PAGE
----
Johnson, T. J., & Kaye B. K. (2003).  Around the World Wide Web in 80 Ways: How Motives for Going Online are Linked to Internet Activities Among Politically Interested Internet Users. Social Science Computer Review. 21, 304-325.
Johnson, T. J., & Kaye B. K. (2003).  Boost or Bust for Democracy: How the Internet Influences Political Attitudes and Behaviors. Harvard International Journal of Press/Politics. 8, 9-34.
Johnson, T. J., & Kaye B. K. (2003).  The World Wide Web of Sports: A Path Model Examining How Online Gratifications and Reliance Predict Credibility of Online Sports Information. Association for Education in Journalism and Mass Communication annual conference.
Johnson, T. J., & Kaye B. K. (2002).  Building a Web of Trust: Testing the Gamson Hypothesis on Politically Interested Internet Users. Midwest Association for Public Opinion Research.
Johnson, T. J., & Kaye B. K. (2002).  I heard it Through the Internet: Factors that Determine Online Credibility Among Politically Interested Internet Users. (Stavros, A. V., Ed.).Advances in Communications and Media Research. 1, 181-202.
Johnson, T. J., & Kaye B. K. (2002).  Webelievabilty: A Path Model Examining How Convenience and Reliance on the Web Predict Online Credibility. Journalism and Mass Communication Quarterly. 79, 619-642.
Johnson, T. J., & Kaye B. K. (2001).  A Boom or Bust for Democracy? How the Internet Influences Political Attitudes and Behaviors. Global Fusion annual conference.
Johnson, T. J., & Kaye B. K. (2001).  Cyber House Rules: A Path Model Examining How Convenience and Reliance on the Web Predict Online Credibility.. Association for Education in Journalism and Mass Communication annual conference.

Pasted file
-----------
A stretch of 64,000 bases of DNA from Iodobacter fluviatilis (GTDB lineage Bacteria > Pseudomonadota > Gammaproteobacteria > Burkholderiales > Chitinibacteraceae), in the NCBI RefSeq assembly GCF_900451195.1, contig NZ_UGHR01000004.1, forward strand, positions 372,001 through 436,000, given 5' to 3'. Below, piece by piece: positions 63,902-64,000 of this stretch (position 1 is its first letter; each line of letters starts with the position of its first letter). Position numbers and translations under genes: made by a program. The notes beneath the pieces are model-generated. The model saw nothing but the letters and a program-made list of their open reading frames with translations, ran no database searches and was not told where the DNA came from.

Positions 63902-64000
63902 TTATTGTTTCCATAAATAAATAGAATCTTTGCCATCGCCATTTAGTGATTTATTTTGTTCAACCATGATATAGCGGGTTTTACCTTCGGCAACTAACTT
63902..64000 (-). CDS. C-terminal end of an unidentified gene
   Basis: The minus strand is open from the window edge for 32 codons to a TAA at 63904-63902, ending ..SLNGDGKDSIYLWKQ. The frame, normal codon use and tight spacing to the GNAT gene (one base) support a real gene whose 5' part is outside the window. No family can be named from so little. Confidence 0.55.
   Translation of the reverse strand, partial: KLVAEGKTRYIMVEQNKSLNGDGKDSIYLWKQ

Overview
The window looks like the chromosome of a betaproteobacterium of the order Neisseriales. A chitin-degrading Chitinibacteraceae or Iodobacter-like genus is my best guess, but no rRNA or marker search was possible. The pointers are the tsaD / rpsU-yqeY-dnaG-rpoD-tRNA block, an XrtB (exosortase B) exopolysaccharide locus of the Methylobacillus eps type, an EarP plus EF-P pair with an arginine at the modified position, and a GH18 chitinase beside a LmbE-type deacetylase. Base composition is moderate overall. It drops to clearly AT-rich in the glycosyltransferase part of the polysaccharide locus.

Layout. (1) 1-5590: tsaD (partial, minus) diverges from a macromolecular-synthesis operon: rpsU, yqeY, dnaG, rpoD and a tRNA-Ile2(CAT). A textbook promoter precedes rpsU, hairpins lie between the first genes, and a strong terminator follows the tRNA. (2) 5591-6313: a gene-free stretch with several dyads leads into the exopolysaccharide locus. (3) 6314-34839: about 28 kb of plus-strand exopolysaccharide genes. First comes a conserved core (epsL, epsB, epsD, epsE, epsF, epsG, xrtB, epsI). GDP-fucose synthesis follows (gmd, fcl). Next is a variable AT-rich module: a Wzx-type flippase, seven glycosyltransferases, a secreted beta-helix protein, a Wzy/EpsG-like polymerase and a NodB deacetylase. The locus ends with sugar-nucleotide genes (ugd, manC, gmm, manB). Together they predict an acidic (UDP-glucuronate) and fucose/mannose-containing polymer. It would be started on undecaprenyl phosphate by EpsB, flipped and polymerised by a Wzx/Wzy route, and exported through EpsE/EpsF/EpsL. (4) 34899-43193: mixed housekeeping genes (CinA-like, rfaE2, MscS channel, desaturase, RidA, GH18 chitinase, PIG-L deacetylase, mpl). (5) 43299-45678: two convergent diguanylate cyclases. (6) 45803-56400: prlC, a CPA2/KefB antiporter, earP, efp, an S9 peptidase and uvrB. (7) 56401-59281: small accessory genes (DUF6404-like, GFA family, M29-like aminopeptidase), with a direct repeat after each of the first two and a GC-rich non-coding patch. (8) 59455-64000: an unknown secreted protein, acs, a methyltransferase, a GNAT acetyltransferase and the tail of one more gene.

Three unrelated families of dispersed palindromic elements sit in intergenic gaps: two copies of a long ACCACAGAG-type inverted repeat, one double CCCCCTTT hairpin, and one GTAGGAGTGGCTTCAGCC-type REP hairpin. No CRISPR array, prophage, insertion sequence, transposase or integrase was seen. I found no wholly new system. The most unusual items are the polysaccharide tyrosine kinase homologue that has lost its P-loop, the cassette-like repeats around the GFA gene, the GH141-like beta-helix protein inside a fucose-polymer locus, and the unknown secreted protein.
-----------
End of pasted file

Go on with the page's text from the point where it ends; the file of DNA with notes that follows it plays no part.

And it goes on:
Johnson, T. J., & Kaye B. K. (2001).  For Whom the Web Toils: How Internet Experience Predicts Web Reliance and Credibility. Midwest Association for Public Opinion Research annual convention.
Johnson, T. J., & Kaye B. K. (2000).  Democracy’s Rebirth or Demise? The Influence of the Internet on Political Attitudes. (Schultz, D., Ed.).It’s Show Time! Media, Politics, and Popular Culture. 209-228.
Johnson, T. J., & Kaye B. K. (2000).  Using is Believing: The Influence of Reliance on the Credibility of Online Political Information Among Politically Interested Internet Users. Journalism and Mass Communication Quarterly. 77, 865- 879.
Johnson, T. J., & Kaye B. K. (1999).  Using is Believing: The Influence of Reliance on Credibility of Online Political Information. Association for Education in Journalism and Mass Communication annual conference.
Johnson, T. J., & Kaye B. K. (1998).  Cruising is Believing?: Comparing Internet and Traditional Sources on Media Credibility Measures. Journalism and Mass Communication Quarterly. 75, 325-340.
Johnson, T. J., & Kaye B. K. (1998).  The Internet: Vehicle for Engagement or a Haven for the Disaffected?. (Johnson, T. J., Hays C. E., & Hays S. P., Ed.).Engaging the Public: How the Government and Media can Reinvigorate American Democracy. 123 –135.
Johnson, T. J., & Kaye B. K. (1997).  Trusting the Media and 'Joe from Dubuque': Comparing Internet and Traditional Sources on Media Credibility Measures. Communication Technology and Policy Division of the Association for Education in Journalism and Mass Communication annual convention ..